A Lot or a Little?
What you will—and won't—find in this TV show.
Crusoe and Friday have a deep and touching bond. Some of the other people who visit their island have very different values, especially the pirates and soldiers who come looking for gold and are more than willing to double-cross each other to find the treasure. Some of them seem to place little value on human life, and the offhand manner in which they casually dispatch some of their fellow brigands -- or discuss their plans to murder each other -- can be unnerving.
Violence & Scariness
Plenty of swashbuckling adventure, including sword fights, shootouts with muskets and pistols, and exploding casks of gunpowder. Dead bodies are shown after shipwrecks and major battles, but there's little blood or explicit gore.
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Sex, Romance & Nudity
No sex or nudity, though Crusoe is sometimes seen embracing his wife in flashbacks.
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No swearing. Some of the archaic language will seem somewhat outdated.
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Drinking, Drugs & Smoking
Occasional references to drinking wine.
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Parents Need to Know
Parents need to know that this swashbuckling series uses Daniel Defoe's classic novel Robinson Crusoe as a departure point rather than a script guide, picking up long after the title character has been shipwrecked on a lush tropical island. Pirates, soldiers, cannibals, and other mysterious visitors provide regular excitement, and there's a fair bit of violence, including swordfights and shootouts. Though there's little blood or gore, some of the villains' very casual attitude about killing -- either their enemies or their allies -- can be disturbing. There's little to worry about in the way of sex, language, or drinking/drugs.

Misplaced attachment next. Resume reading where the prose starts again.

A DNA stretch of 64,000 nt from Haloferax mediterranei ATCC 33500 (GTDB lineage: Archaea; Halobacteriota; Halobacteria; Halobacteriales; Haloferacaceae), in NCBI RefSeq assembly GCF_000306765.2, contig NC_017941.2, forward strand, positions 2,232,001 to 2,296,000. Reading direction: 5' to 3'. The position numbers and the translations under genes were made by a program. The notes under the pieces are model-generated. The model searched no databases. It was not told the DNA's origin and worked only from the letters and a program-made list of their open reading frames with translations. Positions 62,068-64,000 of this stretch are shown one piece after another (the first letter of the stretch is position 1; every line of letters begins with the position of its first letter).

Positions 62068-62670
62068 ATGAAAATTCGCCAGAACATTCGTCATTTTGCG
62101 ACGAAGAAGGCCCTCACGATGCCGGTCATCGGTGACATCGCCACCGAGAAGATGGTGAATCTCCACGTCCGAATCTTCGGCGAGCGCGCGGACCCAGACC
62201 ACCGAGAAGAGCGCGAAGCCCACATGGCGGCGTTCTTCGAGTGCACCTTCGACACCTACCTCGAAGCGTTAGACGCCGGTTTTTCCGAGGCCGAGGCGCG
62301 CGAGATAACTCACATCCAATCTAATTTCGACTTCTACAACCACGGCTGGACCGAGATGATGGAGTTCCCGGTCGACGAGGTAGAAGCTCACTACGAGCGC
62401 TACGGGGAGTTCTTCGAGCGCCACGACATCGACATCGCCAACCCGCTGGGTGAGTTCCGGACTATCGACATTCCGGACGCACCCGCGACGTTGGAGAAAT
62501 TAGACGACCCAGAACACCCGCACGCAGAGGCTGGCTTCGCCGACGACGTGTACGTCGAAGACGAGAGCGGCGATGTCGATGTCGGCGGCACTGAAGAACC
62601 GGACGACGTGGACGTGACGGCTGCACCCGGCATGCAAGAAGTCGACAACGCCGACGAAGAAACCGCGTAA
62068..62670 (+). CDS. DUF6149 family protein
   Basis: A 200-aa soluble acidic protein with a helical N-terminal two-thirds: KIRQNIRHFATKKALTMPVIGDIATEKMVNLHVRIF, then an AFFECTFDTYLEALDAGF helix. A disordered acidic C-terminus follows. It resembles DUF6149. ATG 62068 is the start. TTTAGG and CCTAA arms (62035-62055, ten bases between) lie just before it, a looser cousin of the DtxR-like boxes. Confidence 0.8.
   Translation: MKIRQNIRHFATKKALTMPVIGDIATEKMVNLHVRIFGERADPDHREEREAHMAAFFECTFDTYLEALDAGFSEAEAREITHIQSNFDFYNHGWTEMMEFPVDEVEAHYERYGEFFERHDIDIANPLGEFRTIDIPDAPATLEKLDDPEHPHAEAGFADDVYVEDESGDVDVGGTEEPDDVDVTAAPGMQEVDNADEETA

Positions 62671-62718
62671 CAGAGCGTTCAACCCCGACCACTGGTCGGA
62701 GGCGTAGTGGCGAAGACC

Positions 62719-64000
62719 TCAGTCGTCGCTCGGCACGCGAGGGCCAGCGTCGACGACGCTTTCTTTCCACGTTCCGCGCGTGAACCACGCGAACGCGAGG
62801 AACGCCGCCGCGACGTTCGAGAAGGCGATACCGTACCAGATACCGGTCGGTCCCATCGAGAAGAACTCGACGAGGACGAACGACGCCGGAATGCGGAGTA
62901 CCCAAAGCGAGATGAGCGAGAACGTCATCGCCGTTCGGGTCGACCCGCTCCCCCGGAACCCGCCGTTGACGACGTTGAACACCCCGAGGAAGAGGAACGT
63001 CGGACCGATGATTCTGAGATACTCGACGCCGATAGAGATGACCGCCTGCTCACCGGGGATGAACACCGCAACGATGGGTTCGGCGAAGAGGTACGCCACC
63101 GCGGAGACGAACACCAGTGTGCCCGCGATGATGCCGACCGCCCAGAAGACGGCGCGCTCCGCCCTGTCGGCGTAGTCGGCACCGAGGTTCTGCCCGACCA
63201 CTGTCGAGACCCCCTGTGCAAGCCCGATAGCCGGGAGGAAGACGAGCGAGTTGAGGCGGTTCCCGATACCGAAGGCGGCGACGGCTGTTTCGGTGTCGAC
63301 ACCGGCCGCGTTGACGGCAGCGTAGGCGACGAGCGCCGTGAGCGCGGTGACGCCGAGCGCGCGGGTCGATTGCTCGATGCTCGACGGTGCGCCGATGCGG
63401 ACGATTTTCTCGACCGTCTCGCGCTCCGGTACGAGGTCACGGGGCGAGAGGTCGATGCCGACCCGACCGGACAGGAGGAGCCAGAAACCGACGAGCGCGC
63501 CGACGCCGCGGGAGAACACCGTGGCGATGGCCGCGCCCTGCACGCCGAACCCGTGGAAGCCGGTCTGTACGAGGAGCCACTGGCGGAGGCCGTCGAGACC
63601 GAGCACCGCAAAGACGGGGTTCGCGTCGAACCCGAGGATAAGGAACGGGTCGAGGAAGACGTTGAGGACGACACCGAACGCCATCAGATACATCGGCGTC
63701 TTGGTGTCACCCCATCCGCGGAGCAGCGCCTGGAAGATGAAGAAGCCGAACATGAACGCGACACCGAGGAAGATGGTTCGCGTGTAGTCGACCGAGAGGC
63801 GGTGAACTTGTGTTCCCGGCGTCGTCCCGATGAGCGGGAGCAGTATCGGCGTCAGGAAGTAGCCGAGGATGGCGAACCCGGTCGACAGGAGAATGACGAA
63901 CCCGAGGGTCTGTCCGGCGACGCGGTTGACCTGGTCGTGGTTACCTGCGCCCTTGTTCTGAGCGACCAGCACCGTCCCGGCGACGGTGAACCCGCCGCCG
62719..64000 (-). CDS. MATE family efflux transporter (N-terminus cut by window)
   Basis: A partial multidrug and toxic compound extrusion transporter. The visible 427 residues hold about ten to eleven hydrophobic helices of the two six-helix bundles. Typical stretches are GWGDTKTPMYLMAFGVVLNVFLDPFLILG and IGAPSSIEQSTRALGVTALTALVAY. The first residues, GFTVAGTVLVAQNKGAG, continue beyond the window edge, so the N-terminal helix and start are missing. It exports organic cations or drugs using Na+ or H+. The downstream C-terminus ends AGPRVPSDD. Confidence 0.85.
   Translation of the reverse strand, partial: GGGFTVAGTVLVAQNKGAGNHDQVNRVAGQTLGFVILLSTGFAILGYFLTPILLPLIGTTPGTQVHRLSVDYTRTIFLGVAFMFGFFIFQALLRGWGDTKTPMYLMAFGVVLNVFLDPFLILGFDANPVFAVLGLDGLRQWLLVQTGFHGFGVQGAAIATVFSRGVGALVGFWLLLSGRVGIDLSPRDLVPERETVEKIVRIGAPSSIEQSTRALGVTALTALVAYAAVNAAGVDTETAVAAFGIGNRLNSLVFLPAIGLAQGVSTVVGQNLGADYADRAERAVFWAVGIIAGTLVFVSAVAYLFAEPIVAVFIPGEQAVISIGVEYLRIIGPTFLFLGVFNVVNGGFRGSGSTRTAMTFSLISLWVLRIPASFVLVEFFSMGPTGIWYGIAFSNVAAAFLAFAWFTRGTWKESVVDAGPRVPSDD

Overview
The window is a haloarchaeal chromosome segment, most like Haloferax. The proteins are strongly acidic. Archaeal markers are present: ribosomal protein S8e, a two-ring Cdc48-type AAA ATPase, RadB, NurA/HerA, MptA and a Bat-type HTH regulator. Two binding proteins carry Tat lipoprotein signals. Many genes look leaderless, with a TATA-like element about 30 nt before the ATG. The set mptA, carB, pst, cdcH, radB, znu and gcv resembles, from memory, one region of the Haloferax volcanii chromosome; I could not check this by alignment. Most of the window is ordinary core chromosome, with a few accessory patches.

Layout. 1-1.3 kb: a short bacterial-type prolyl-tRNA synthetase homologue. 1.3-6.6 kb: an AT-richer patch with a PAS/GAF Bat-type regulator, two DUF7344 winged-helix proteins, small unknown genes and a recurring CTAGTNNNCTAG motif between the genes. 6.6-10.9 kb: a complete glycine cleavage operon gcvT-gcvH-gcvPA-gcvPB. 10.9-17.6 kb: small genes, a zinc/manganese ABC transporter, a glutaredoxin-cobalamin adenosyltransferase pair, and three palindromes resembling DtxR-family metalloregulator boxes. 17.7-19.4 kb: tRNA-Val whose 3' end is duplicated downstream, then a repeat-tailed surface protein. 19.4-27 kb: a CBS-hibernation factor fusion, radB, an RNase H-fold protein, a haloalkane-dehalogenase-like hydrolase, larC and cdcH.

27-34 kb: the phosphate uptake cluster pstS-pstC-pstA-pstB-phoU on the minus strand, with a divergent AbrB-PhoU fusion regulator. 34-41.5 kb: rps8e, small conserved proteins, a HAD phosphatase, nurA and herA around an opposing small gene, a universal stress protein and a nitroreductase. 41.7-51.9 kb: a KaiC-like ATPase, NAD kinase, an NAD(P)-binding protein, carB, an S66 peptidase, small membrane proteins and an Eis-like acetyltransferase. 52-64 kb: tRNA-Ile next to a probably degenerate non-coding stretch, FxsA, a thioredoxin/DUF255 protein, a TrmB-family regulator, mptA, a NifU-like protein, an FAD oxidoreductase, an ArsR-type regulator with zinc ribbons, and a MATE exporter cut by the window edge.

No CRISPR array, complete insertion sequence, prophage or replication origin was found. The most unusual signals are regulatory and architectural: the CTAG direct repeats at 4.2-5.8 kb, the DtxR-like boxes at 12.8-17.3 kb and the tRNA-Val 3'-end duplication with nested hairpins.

Is It Any Good?
The two men aren't always alone on the island. Much of CRUSOE's drama comes from the pirates, Spanish soldiers, bloodthirsty cannibals, and other visitors who seem to arrive regularly on the island with their own agendas -- which don't always include rescuing Crusoe. These encounters often lead to swashbuckling conflict, including plenty of sword fights and lots of clever uses for caskets of gunpowder.
The show's tone makes being a castaway seem like an exciting escapade. Though Crusoe often talks about how much he misses his wife back home in England (she appears regularly in flashback sequences), he seems quite happy on the island. Even when pirates are threatening his life, Crusoe still acts like he's having a grand adventure. This series is certainly not realistic, but it will be entertaining for kids and people looking for simple escapism. It plays more like Gilligan's Island with gunpowder than Tom Hanks' desperate loneliness in Cast Away.
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Our Editors Recommend
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